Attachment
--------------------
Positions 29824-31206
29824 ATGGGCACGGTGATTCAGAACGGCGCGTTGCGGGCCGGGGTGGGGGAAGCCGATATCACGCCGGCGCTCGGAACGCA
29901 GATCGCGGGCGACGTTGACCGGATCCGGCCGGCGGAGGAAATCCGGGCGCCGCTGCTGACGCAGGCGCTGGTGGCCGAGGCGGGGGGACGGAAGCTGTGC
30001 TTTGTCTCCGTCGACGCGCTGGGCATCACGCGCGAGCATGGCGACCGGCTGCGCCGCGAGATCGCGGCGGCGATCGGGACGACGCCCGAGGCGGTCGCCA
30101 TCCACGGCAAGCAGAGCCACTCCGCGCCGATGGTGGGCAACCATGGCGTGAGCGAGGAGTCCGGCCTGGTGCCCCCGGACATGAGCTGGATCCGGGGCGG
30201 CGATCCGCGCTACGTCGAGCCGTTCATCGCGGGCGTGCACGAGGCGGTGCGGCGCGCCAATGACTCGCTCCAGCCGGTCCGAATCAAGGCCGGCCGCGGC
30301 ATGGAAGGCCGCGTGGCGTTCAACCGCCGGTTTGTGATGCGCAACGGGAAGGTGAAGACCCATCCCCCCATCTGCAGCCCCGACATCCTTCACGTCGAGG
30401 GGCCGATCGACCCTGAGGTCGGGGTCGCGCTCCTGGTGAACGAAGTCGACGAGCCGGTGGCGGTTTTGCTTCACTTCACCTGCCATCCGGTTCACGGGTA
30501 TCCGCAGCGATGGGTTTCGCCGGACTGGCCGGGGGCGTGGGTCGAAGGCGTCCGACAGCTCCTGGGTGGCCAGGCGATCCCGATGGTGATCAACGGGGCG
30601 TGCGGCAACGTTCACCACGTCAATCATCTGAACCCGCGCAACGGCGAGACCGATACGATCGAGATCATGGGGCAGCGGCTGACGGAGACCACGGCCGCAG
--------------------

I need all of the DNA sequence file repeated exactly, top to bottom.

Positions 29824-31206
29824 ATGGGCACGGTGATTCAGAACGGCGCGTTGCGGGCCGGGGTGGGGGAAGCCGATATCACGCCGGCGCTCGGAACGCA
29901 GATCGCGGGCGACGTTGACCGGATCCGGCCGGCGGAGGAAATCCGGGCGCCGCTGCTGACGCAGGCGCTGGTGGCCGAGGCGGGGGGACGGAAGCTGTGC
30001 TTTGTCTCCGTCGACGCGCTGGGCATCACGCGCGAGCATGGCGACCGGCTGCGCCGCGAGATCGCGGCGGCGATCGGGACGACGCCCGAGGCGGTCGCCA
30101 TCCACGGCAAGCAGAGCCACTCCGCGCCGATGGTGGGCAACCATGGCGTGAGCGAGGAGTCCGGCCTGGTGCCCCCGGACATGAGCTGGATCCGGGGCGG
30201 CGATCCGCGCTACGTCGAGCCGTTCATCGCGGGCGTGCACGAGGCGGTGCGGCGCGCCAATGACTCGCTCCAGCCGGTCCGAATCAAGGCCGGCCGCGGC
30301 ATGGAAGGCCGCGTGGCGTTCAACCGCCGGTTTGTGATGCGCAACGGGAAGGTGAAGACCCATCCCCCCATCTGCAGCCCCGACATCCTTCACGTCGAGG
30401 GGCCGATCGACCCTGAGGTCGGGGTCGCGCTCCTGGTGAACGAAGTCGACGAGCCGGTGGCGGTTTTGCTTCACTTCACCTGCCATCCGGTTCACGGGTA
30501 TCCGCAGCGATGGGTTTCGCCGGACTGGCCGGGGGCGTGGGTCGAAGGCGTCCGACAGCTCCTGGGTGGCCAGGCGATCCCGATGGTGATCAACGGGGCG
30601 TGCGGCAACGTTCACCACGTCAATCATCTGAACCCGCGCAACGGCGAGACCGATACGATCGAGATCATGGGGCAGCGGCTGACGGAGACCACGGCCGCAG